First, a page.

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Domestic Religion in Greco-Roman Antiquity and Early Christianity

Domestic Religion in Greco-Roman Antiquity and Early Christianity Markus Öhler and Norbert ZimmermannDomestic Religion in Greco-Roman Antiquityand Early ChristianityAs part of a scientific project on the development of domestic religion in Early Christianity a conference at the University of Vienna in May 2015 assembled scholars fromthe fields of the history of religions, ancient history, archaeology, New Testamentstudies and church history. Most of the papers given at this occasion are incorporatedinto this volume of ARG, demonstrating a broad perspective on religious practices inhouses in Antiquity.¹The basic assumption of the conference and of the accompanying project wasthat Christianity did not start as a public cult, but in the context of families and houses. Whereas most scholarly attention has focused on early communities of Christ-believers and the development of the early church as an institution, the domestic andfamilial realm as the prominent place of everyday religiosity has been mostly neglected. Numerous studies on Greco-Roman religiosity have demonstrated the importanceof this part of ancient religious practices, taking into account literary and archaeological sources. Even if other forms of regular and communal cultic practices, likeworship at neighbourhood sanctuaries or in voluntary associations, were also popular, rituals in the domestic realm were essential. Excavations in Pompeii and Herculaneum as well as Ephesos have http://www.deepdyve.com/assets/images/DeepDyve-Logo-lg.png Archiv für Religionsgeschichte de Gruyter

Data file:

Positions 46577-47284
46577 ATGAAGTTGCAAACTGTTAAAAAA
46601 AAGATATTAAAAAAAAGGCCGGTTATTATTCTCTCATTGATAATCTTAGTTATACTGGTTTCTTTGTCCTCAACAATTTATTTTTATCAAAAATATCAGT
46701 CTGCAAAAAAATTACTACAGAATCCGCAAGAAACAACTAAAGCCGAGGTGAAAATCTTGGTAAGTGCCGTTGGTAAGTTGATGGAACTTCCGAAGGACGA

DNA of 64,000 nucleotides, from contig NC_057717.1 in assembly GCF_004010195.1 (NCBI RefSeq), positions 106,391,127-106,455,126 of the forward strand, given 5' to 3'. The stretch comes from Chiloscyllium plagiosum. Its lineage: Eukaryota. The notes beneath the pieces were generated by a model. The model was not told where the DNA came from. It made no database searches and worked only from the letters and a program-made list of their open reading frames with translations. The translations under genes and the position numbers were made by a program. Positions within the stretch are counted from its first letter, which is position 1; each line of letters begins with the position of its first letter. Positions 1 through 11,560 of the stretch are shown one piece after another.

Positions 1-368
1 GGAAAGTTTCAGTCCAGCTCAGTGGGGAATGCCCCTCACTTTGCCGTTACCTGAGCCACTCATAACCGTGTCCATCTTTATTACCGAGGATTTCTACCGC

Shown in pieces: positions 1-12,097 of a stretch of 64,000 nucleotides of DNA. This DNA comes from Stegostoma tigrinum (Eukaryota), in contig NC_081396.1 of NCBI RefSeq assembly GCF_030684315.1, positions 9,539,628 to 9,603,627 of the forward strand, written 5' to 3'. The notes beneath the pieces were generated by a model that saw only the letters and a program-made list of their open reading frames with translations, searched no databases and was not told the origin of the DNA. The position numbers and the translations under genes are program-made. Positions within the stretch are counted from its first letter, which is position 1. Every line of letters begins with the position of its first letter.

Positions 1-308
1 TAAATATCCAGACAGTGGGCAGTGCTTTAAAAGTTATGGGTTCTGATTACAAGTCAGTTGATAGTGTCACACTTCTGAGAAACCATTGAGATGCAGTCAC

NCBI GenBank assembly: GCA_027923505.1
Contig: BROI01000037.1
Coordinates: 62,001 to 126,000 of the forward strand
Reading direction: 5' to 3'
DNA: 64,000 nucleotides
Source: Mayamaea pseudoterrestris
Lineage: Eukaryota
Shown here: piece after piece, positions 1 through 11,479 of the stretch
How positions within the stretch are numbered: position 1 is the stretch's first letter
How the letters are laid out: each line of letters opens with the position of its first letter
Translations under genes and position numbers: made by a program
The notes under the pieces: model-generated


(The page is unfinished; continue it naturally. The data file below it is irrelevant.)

Domestic Religion in Greco-Roman Antiquity and Early Christianity

Archiv für Religionsgeschichte , Volume 18-19 (1): 4 – Sep 26, 2017

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Publisher
de Gruyter
Copyright
© 2017 by Walter de Gruyter Berlin/Boston
ISSN
1868-8888
eISSN
1868-8888
DOI
10.1515/arege-2016-0001
Publisher site
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Abstract

Markus Öhler and Norbert ZimmermannDomestic Religion in Greco-Roman Antiquityand Early ChristianityAs part of a scientific project on the development of domestic religion in Early Christianity a conference at the University of Vienna in May 2015 assembled scholars fromthe fields of the history of religions, ancient history, archaeology, New Testamentstudies and church history. Most of the papers given at this occasion are incorporatedinto this volume of ARG, demonstrating a broad perspective on religious practices inhouses in Antiquity.¹The basic assumption of the conference and of the accompanying project wasthat Christianity did not start as a public cult, but in the context of families and houses. Whereas most scholarly attention has focused on early communities of Christ-believers and the development of the early church as an institution, the domestic andfamilial realm as the prominent place of everyday religiosity has been mostly neglected. Numerous studies on Greco-Roman religiosity have demonstrated the importanceof this part of ancient religious practices, taking into account literary and archaeological sources. Even if other forms of regular and communal cultic practices, likeworship at neighbourhood sanctuaries or in voluntary associations, were also popular, rituals in the domestic realm were essential. Excavations in Pompeii and Herculaneum as well as Ephesos have

Journal

Archiv für Religionsgeschichtede Gruyter

Published: Sep 26, 2017

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